Douglas P. Fry, Ph.D.

Professor and Department Chair

Doug Fry.
1401 University Blvd
HHB 321
Birmingham, AL 35294-1152

(205) 934-3508
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Professor Douglas P. Fry chairs the Anthropology Department and also holds an affiliation as Docent at Åbo Akademi University in Vasa, Finland. Doug Fry is a passionate teacher, having won a teaching excellence award in 2005, and is known by his students for weaving anecdotes and human interest tidbits into his lectures and writings on war and peace. One of his current interests involves researching anthropological “peace systems” — clusters of neighboring societies that do not make war with one another.

Doug Fry has written extensively on aggression, conflict, and conflict resolution for journals such as American Anthropologist, Bulletin of Peace Proposals, Journal of Aggression, Conflict, and Peace Research, Science, and Sex Roles. He regularly lectures on peacemaking in the USA and abroad. Fry believes that anthropology holds important current-day lessons: “The macroscopic perspective of anthropology, with its expansive time frame and culturally comparative orientation, provides unique insights into the nature of war and holds some concrete lessons for how to develop a more safe and peaceful world.” A recent essay published in Peace News elaborates on this theme.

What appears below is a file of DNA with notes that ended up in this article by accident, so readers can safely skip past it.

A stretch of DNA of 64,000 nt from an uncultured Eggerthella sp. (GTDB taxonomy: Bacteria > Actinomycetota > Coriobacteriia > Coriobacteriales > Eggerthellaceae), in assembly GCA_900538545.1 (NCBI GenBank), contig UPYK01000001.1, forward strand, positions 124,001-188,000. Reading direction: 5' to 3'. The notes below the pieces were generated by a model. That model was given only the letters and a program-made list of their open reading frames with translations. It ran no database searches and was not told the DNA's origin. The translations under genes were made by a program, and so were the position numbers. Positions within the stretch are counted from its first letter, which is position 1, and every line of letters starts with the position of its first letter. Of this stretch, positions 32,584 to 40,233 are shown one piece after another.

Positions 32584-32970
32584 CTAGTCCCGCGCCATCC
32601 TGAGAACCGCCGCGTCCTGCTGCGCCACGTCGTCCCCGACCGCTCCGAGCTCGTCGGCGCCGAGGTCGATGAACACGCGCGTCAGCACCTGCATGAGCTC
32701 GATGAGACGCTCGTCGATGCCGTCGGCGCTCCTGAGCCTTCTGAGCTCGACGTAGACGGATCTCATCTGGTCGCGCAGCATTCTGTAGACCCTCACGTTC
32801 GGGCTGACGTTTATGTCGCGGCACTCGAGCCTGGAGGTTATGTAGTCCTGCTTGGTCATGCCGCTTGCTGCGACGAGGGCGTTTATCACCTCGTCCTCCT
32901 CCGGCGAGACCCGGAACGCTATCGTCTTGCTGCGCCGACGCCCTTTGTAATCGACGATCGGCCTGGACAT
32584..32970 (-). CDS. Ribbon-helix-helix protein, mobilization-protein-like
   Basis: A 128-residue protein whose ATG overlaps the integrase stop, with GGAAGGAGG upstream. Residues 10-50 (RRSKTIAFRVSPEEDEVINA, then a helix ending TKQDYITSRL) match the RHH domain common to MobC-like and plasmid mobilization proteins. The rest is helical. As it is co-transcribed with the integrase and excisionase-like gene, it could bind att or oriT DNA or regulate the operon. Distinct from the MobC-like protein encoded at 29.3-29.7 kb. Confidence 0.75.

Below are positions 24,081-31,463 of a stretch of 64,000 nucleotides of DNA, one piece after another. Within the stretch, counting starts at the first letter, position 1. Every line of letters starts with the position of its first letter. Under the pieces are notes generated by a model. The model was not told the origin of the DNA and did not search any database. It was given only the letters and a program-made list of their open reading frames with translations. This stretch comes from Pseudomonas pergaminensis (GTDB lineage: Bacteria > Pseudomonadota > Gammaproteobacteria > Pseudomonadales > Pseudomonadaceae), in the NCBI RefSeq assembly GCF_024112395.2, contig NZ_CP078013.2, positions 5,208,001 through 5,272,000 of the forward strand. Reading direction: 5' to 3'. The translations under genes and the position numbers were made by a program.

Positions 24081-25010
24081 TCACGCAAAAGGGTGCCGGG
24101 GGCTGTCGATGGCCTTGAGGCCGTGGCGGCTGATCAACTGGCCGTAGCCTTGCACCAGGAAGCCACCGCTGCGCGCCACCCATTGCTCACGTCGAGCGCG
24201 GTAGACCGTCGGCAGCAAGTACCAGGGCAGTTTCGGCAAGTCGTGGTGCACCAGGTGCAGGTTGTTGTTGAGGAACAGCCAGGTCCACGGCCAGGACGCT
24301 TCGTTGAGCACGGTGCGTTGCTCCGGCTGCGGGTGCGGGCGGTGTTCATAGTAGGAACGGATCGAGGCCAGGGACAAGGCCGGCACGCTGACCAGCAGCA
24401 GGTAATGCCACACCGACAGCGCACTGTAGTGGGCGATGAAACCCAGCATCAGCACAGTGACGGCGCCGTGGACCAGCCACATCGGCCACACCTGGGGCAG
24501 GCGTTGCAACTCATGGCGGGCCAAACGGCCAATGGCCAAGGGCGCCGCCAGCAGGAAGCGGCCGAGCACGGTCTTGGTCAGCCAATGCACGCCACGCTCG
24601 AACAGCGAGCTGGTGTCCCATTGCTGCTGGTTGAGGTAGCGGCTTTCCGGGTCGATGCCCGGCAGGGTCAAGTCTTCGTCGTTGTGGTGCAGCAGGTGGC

Fry’s ability to make complex topics interesting and to explore the serious subjects of war and peace with a blend of realism and hopefulness has received praise from luminaries such as Jeffrey "End of Poverty" Sachs, Frans "Age of Empathy" de Waal, and Robert "A Primate's Memoir" Sapolsky. In 2013, Fry and Patrik Söderberg reported in Science that, contrary to typical assumptions, nomadic foragers rarely engage in war. Fry’s most recent edited book is titled War, Peace and Human Nature (Oxford, 2013) and contains 27 chapters by leaders in the fields of biology, primatology, forager studies, peace studies, psychology, and social cultural anthropology.

Education:
Ph.D., Anthropology, Indiana University
M.A., Anthropology, Indiana University
B.A., Anthropology and Psychology, University of California, Santa Barbara

Research Interests:
Peace & Conflict Resolution; Nonviolence; Human Rights; Peacemaking Processes; Aggression, Violence, & War; Applied Anthropology.

Books:

Teaching Award:
2005 recipient of the Åbo Akademi University’s Harry Elvings Teaching Excellence Award

Selected Courses:
  • Conflict Resolution from a Cross-Cultural Perspective
  • The Power of Nonviolence
  • Negotiation & Mediation
  • Peaceful Societies & Peace Systems
  • Advanced Peace Studies
  • Development Anthropology
  • Research Methods